story and photos by Julie Bagley
The Women’s Foundation of Arkansas held its inaugural NWA Power of the Purse Luncheon Friday in Rogers, with a CEO from Fort Smith receiving the first annual top award from the foundation.
WFA promotes philanthropy among women to help women and girls achieve their full potential through grants toward education. It was founded in 1998 by women and most events have taken place in Little Rock. The group is expanding its reach into the Fort Smith area and Northwest Arkansas.
More than 100 people were in attendance at the luncheon at the Embassy Suites. Judy McReynolds, president and CEO of Fort Smith-based Arkansas Best Corp., received the first annual WFA Woman Business Leader of the Year Award. It recognizes her leadership in women’s issues in Arkansas. This is the only award given in Arkansas to a woman business leader.
“Since I became President and CEO a lot of people are excited about a women being in this role. But on a daily basis I don’t think much about it,” McReynolds said, “Women need to know to work at it and they can accomplish this role.”
She credits the upbringing of her parents, who were in attendance to see her receive this award, for teaching her she could do anything. She told the crowd, she tried to pass along those attributes to her two sons.
“I’ve worked with many youth and women over the years and it makes a huge difference if parents are involved or adult volunteers,” McReynolds said.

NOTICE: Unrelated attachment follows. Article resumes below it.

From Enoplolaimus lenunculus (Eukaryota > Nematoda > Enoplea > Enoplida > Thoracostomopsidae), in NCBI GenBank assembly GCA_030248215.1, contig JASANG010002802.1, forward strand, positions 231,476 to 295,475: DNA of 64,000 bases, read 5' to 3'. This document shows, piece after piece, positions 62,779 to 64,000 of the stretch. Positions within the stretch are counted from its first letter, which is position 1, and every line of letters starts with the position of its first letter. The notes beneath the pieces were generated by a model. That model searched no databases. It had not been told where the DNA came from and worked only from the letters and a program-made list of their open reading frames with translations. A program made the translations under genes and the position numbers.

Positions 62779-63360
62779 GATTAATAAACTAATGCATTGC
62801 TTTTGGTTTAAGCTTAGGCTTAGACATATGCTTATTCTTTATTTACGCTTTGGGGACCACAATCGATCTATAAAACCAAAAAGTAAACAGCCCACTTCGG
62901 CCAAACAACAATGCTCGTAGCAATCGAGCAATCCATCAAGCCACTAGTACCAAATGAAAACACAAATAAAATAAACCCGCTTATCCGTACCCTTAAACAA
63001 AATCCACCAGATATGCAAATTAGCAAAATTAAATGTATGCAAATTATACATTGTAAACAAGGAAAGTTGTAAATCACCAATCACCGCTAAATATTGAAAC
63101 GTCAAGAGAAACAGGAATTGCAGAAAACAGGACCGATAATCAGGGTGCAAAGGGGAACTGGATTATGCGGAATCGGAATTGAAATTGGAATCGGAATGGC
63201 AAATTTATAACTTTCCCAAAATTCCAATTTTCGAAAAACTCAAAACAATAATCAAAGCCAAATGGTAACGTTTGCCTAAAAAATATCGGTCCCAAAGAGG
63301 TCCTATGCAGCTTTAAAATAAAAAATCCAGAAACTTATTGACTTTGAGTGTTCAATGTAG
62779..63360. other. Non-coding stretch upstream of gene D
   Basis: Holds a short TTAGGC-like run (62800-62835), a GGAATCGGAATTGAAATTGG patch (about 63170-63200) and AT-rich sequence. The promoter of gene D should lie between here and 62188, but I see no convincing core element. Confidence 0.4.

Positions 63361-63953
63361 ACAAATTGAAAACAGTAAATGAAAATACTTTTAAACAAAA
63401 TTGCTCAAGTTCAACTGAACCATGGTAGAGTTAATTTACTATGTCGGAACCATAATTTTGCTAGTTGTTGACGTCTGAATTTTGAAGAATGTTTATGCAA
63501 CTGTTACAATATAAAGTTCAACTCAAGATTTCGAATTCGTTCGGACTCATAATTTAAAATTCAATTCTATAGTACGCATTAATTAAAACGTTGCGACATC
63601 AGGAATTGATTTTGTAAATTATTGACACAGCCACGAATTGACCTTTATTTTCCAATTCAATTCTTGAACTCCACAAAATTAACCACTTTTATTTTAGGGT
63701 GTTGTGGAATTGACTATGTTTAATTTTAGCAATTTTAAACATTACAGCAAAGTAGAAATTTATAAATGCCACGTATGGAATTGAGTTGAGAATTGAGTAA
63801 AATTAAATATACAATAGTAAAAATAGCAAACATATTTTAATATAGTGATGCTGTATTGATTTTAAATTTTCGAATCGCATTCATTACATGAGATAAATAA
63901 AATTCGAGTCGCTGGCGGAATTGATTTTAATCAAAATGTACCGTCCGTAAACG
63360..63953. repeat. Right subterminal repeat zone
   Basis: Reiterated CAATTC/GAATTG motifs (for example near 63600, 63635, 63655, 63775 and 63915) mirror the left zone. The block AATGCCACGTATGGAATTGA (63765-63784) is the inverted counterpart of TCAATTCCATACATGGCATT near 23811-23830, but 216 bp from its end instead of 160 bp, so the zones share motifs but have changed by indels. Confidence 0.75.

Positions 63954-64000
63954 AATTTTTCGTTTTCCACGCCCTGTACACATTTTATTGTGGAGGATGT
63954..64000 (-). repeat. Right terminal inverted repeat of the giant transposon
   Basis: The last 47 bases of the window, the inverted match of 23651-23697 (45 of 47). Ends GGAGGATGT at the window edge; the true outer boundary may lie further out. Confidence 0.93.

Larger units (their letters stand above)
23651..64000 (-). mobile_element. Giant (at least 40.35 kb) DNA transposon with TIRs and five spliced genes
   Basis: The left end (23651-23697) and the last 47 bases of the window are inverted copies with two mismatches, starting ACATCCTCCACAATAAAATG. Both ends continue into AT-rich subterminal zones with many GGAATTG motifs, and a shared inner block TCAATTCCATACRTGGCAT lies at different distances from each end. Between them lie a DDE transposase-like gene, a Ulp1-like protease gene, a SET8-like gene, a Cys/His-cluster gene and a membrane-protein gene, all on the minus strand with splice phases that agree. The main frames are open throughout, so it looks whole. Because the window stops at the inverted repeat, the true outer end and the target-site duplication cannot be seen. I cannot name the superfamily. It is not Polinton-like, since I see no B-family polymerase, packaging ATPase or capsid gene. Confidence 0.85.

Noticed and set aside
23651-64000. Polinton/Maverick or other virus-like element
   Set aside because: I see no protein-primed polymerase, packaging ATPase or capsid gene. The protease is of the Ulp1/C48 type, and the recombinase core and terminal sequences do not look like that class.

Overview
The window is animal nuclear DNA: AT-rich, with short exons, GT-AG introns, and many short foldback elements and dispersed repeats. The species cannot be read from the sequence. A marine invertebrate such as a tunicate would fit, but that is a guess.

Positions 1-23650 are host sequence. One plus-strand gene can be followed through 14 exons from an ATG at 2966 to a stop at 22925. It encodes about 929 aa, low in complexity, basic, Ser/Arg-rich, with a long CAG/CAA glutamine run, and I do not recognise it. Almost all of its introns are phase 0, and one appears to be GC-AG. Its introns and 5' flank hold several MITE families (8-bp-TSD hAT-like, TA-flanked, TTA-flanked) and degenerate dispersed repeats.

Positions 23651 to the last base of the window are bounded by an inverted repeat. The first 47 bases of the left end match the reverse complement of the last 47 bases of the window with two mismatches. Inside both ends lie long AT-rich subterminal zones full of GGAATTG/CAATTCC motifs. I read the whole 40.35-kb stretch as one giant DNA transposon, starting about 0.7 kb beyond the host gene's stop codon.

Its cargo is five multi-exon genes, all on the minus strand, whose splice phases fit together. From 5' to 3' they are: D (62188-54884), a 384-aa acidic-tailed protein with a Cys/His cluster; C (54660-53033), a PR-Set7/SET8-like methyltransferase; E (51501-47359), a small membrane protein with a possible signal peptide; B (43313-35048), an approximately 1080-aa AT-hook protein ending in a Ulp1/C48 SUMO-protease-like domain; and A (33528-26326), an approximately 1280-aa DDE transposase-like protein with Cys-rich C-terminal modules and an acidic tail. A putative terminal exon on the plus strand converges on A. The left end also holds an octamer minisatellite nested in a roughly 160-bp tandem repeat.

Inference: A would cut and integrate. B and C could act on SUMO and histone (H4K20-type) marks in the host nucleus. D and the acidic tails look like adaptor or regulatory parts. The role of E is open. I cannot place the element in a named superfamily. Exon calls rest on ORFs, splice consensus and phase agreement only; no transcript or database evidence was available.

The keynote speaker was the first female executive of Chase Bank, Neale Godfrey.
With her New Jersey attitude and quick humor, she had the crowd laughing during her stories of her high-powered career. She’s credited with approving a loan in support of Sam Walton’s dream of developing Wal-Mart. She even told the story of when she went on a float trip with him and 100 other bankers down the Buffalo River. Because of her first name, Neale, Walton was expecting a man to show up.
“He saw I wasn’t a man and said, ‘So little lady you are a banker. I’m okay with that because your money works the same as their [mens] money,’” she recalled.
Walton proceeded to ask if she had ever been in a canoe and she replied, “Of course I know how to canoe, I’m from New Jersey, we all know how to canoe,” she said.
Her story had the crowd laughing, but behind it was the point of her speech — women show up and just do it.
Godfrey said she loved her time with Walton, although she doesn’t remember anything about the canoe trip. She said she was praying too hard not to dump him into the river.
Since those soggy times, Godfrey began The First Women’s Bank and The First Children’s Bank. Her mission has been to educate children and parents about money. She’s a best selling author and has published more than 17 books. She’s such an expert in her field, she’s been on The Oprah Winfrey Show 13 times.
“I’ve spent my life trying to create and give voice to women and their children, an educated voice, so we have be at the table eating the fruits of our labor and not just serving up the meals so the men can be nourished,” she said.